Self-reliance, adaptability, curiosity and optimism come to mind when Peter Lewis, our VP Exploration describes the attributes of an exploration geologist. “To really enjoy exploration and to excel in it, you have to take on unexpected challenges and roll with the punches. You can go from wearing a suit and tie in the boardroom one day to sleeping on a dirt floor in a different country the next,” he says. “You also have to be somewhat of an unfailing optimist as more often than not drill results can be disappointing.”
Peter’s career in geology has spanned over 25 years and, like many geologists, he was initially attracted to the profession by his passion for spending time and working outdoors. “I was lucky because some of my family members were geo-enthusiasts. Early in my university education I realized that geology fulfilled both my interest in science and desire for a career where I could be paid for being outside.”
Peter initially pursued research and academia as a vocation – earning a Bachelor of Science degree in geology from Stanford University and a Doctorate in geology from UBC. But he got sidetracked by working in mineral exploration and never looked back. “When you’re involved in exploration, you see the direct application of your knowledge to create something- you can test ideas quickly in a way that you can’t doing basic research.”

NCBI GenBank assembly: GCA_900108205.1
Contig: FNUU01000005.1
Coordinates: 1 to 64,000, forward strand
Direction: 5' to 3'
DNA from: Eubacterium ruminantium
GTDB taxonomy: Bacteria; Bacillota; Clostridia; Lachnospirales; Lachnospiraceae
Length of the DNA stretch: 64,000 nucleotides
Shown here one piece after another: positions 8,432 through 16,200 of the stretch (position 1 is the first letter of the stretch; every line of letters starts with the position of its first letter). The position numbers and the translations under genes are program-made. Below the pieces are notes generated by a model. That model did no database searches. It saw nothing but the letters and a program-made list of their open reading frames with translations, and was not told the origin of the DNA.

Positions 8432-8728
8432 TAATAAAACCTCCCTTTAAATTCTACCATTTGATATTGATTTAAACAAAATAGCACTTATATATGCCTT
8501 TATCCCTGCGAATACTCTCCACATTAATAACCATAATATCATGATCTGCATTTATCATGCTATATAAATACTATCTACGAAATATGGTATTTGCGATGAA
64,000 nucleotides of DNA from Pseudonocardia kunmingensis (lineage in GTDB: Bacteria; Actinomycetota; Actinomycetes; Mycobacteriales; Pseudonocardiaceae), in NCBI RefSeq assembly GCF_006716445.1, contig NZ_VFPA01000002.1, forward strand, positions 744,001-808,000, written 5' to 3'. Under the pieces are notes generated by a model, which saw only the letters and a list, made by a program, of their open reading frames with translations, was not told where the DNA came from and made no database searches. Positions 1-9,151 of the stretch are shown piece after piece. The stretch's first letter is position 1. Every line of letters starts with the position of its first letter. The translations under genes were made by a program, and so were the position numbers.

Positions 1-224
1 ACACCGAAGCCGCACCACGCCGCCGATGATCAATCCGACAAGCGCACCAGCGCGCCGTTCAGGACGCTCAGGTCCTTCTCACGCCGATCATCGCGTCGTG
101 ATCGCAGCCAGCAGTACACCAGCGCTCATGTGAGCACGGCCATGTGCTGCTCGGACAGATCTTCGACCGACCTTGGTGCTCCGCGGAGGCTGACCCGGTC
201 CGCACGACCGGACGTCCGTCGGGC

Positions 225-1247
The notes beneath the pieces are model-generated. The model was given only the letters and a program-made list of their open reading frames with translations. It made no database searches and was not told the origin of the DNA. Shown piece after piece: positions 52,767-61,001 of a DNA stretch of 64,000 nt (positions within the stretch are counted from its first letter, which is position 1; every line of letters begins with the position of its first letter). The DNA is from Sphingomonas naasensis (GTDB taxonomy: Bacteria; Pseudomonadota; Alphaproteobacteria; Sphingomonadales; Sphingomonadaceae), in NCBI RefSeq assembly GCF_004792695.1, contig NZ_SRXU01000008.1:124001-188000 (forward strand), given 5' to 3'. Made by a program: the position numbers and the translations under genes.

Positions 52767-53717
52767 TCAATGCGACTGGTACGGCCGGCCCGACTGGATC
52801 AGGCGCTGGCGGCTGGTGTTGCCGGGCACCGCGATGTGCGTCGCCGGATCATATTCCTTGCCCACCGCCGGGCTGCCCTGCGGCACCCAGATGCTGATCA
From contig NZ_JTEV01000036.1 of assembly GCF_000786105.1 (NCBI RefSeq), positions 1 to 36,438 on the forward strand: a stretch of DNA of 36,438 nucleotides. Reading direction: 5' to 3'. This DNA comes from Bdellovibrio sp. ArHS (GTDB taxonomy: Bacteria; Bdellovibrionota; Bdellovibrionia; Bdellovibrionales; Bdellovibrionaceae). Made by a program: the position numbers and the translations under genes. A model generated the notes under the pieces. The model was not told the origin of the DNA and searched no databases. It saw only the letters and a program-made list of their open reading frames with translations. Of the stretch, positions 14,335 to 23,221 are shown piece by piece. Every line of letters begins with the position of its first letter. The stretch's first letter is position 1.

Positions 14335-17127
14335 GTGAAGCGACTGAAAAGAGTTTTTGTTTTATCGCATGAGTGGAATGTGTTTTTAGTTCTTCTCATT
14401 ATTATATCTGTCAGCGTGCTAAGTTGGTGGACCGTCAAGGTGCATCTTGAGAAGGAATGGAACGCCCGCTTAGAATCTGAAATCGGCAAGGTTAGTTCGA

Peter worked for 15 years as an independent consultant specializing in structural geology but left consulting in 2009 to join Eldorado Gold as its Vice President of Exploration. “I’d worked as a consultant for Eldorado, and I liked the people here and the Company’s mix of exploration projects. Eldorado Gold is an ideal size for an exploration geologist – you have a real opportunity to make a significant contribution that can make a lasting difference for the company, and you can be part of the decision-making process that sees a project through from discovery to completion.”
Peter’s consulting experience allowed him to observe how different companies structure and run their exploration programs, and what factors contribute to exploration success. He drew on this knowledge when building and developing Eldorado Gold’s exploration team. “My vision was to find the middle ground where each regional team has a level of autonomy, but is also part of a larger collaborative group that has many resources to offer,” he says. Currently, Eldorado’s global exploration team is a diverse group of over 60 geologists in six different countries.
Peter describes exploration as being as much an art as it is a science. “Geology is a science grounded in quantifiable physical and chemical processes, but it requires a creative and artistic view of how things fit together,” he says. “If you understand how rocks respond to deformation, heat and fluids, you can use that information to predict what you’ll find in terms of geological formations and concentrations of gold.”
Peter’s passion for the outdoors fills not only his professional but also personal time. “If I’m not working, I’m probably in the garden or my woodshop. Or I’m hiking, sailing, kayaking or traveling with my family.”